Electricité de France (EDF) and its partners are set to move ahead with the construction of the 420MW Nachtigal hydropower plant in Cameroon.


Image: The Nachtigal hydropower plant will be built on the Sanaga River. Photo: courtesy of Awah Nadege/Wikipedia.org.

In this regard, the French electric utility has signed final and binding agreements for the construction of the Nachtigal hydropower plant with its partners – International Finance Corporation (IFC), a member of the World Bank Group, and the Cameroon government.

Expected to cost is €1.2bn, the new Cameroon hydropower project will feature seven generating units. It will be built on the Sanaga River near the Nachtigal Falls, located 65km to the north-east of Yaoundé.

Construction of the project is slated to commence by the end of this year once the financial closing is done. The hydropower project is expected to create up to 1,500 direct jobs during peak construction phases.

In August, Belgian firm BESIX was given a contract to design and build the hydropower project.

The Nachtigal hydropower plant is targeted to be commissioned in 2023 and is expected to operate for 35 years. Nachtigal Hydro Power Company (NHPC), which is jointly owned by EDF (40%), IFC (30%) and Cameroon (30%), will own and operate the project.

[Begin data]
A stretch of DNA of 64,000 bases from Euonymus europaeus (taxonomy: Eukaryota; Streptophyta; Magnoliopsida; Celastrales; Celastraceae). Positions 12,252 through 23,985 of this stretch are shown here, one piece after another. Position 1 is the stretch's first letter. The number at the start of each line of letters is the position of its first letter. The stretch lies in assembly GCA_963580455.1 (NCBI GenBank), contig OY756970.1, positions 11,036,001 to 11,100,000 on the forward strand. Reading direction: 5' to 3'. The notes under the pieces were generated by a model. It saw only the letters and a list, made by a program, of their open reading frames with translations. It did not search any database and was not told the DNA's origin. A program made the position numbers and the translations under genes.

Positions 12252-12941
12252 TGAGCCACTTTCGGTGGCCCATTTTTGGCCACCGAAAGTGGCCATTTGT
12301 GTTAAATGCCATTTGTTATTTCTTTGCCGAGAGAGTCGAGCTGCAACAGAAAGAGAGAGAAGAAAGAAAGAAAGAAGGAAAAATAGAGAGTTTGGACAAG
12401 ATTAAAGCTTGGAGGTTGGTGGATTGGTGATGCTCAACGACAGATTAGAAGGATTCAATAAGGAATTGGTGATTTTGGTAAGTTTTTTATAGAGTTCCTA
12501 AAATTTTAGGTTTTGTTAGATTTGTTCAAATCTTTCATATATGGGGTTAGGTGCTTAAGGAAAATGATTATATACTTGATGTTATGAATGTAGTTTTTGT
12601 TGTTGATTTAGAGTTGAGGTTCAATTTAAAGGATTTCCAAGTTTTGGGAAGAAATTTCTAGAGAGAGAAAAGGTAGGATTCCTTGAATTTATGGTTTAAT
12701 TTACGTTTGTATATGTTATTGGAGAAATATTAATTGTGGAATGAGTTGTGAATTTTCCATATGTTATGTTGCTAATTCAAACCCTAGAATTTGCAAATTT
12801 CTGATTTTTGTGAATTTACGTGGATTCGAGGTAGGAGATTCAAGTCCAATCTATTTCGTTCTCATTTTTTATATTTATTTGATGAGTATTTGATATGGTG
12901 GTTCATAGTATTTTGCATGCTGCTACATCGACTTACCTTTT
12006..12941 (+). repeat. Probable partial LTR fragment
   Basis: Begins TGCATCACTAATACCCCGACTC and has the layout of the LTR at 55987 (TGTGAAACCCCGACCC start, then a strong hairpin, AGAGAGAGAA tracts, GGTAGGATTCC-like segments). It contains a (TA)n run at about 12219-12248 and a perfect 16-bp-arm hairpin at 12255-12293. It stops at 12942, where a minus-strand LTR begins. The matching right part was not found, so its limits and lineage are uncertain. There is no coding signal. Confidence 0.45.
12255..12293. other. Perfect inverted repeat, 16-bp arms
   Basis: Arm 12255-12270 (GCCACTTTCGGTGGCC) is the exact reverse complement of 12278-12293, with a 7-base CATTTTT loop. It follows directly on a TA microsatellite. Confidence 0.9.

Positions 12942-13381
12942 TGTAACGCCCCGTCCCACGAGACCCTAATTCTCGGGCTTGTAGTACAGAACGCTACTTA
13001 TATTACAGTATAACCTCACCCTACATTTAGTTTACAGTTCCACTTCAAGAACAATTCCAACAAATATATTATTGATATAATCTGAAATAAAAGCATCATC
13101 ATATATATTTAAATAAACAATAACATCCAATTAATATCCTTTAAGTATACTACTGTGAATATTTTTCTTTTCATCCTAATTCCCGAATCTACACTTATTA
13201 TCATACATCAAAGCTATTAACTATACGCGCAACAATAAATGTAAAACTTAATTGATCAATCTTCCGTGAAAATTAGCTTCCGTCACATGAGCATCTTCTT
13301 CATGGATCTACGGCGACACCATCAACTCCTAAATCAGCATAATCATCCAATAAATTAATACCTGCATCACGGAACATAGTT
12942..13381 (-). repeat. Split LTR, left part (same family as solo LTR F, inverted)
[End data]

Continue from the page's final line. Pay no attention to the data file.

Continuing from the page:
As per the plan for the Nachtigal hydropower plant, a 50km power transmission line will also be built.

The new hydropower project is expected to improve the reliability of Cameroon’s power system. Its estimated power generation of nearly 3TWh per annum is likely to cover 30% of the country’s demand for electricity, said EDF.

The electricity produced from the Nachtigal hydropower project will be bought by the grid operator under a power purchase agreement at a competitive tariff.

While EDF, IFC and Cameroon will cover 25% of the project cost. The remaining amount will be financed by 11 development finance institutions and four local commercial banks, all mobilized by IFC to provide an additional €806m.

IFC said that it will invest €60m directly in equity in the project and also lend up to €110m for its own account.

EDF chairman and CEO Jean-Bernard Lévy said: “EDF is proud that the state Cameroun has recognized EDF’s expertise as a standard-bearer hydropower company by entrusting us with this low-carbon project that is low-carbon, key to the country’s development and compliant with the highest standards of social and environmental responsibility.

“The signing of these agreements will strengthen the Group’s position in Africa, a continent where we have been active for more than 50 years and which is of strategic importance for expanding our business.”